QUT is the sole international cooperation partner in a $10.5 million European project to develop new tobacco varieties that can be used as biofactories for pharmaceuticals and vaccines.
Ensuring our food security
Improving pest management is becoming more important with the growth of global trade. We're developing advanced techniques for disease diagnosis and control to strengthen crops and increase resilience.
Our biotechnology research focuses on tropical crops and related pests including:
- tropical fruits
- tropical livestock
- fish and crustaceans.
Genetic manipulation of specific crops or livestock is improving nutritional status, increasing disease resistance and improving stress tolerance.
We're improving the sustainability of specific industries by developing diversified products from single crops or harvest by-products, including manufacturing high-value 'green' chemicals from the by-products of sugar production.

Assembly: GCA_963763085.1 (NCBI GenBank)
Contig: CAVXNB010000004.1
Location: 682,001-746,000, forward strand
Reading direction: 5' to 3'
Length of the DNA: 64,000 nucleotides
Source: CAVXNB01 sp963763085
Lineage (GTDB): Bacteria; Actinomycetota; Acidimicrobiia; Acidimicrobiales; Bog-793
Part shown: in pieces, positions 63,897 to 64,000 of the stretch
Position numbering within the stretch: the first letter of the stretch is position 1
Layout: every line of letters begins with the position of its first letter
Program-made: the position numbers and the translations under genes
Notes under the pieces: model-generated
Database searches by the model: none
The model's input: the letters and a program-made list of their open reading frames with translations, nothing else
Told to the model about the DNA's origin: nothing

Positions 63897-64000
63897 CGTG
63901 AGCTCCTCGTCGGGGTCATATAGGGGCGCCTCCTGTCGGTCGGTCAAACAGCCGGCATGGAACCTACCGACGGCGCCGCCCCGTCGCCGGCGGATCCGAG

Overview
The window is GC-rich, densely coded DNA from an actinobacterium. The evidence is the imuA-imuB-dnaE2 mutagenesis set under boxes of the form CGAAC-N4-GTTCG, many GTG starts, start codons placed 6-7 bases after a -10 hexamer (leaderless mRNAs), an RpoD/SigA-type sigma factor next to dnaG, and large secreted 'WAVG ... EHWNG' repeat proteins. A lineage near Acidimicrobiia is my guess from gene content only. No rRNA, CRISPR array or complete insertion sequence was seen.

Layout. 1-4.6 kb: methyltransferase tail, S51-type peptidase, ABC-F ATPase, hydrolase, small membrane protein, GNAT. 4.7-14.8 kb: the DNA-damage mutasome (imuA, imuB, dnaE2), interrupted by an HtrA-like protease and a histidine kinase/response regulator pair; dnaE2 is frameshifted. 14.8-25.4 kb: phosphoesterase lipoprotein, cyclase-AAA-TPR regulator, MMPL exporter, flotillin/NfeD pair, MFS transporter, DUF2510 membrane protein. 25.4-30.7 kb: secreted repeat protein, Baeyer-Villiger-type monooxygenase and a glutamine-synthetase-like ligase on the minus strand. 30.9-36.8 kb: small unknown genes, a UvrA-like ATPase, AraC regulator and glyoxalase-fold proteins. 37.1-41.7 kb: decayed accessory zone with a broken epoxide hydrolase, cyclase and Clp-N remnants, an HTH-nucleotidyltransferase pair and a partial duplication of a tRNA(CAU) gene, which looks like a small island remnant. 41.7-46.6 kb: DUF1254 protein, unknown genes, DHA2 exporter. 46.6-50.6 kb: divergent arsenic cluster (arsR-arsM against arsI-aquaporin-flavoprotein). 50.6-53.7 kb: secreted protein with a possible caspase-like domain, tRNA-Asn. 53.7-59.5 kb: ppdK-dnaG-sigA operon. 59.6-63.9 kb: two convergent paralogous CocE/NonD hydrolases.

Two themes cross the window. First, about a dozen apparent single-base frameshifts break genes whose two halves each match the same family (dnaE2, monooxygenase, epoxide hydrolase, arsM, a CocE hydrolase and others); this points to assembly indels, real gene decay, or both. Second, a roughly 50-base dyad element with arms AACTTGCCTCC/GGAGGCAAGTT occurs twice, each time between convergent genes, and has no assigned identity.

Centre for Tropical Crops and Biocommodities (CTCB)
Specialising in tropical agriculture and the high-value biocommodities sector, the Centre for Tropical Crops and Biocommodities (CTCB) is making a significant contribution to improving tropical agriculture in Australia and developing countries in Africa, India and South-East Asia.
CTCB brings together an interdisciplinary mix of international expertise in:
- plant biotechnology
- process engineering
- industrial chemistry
We've created a continuum of research and development from laboratory through to finished products.
CTCB takes advantage of Queensland's:
- ideal climate
- cutting-edge research facilities
- world-leading expertise and capability in the field of tropical crop science.
Working closely with industry partners, research funding bodies and other research providers, the centre is delivering international research and consulting solutions in biotechnology and biomass processing.
QUT researchers have developed and grown modified Cavendish bananas resistant to the devastating soil-borne fungus Fusarium wilt tropical race 4 (TR4), also known as Panama disease.
Study with us
Through a more progressive, collaborative approach to research, we are delivering solutions to real world challenges.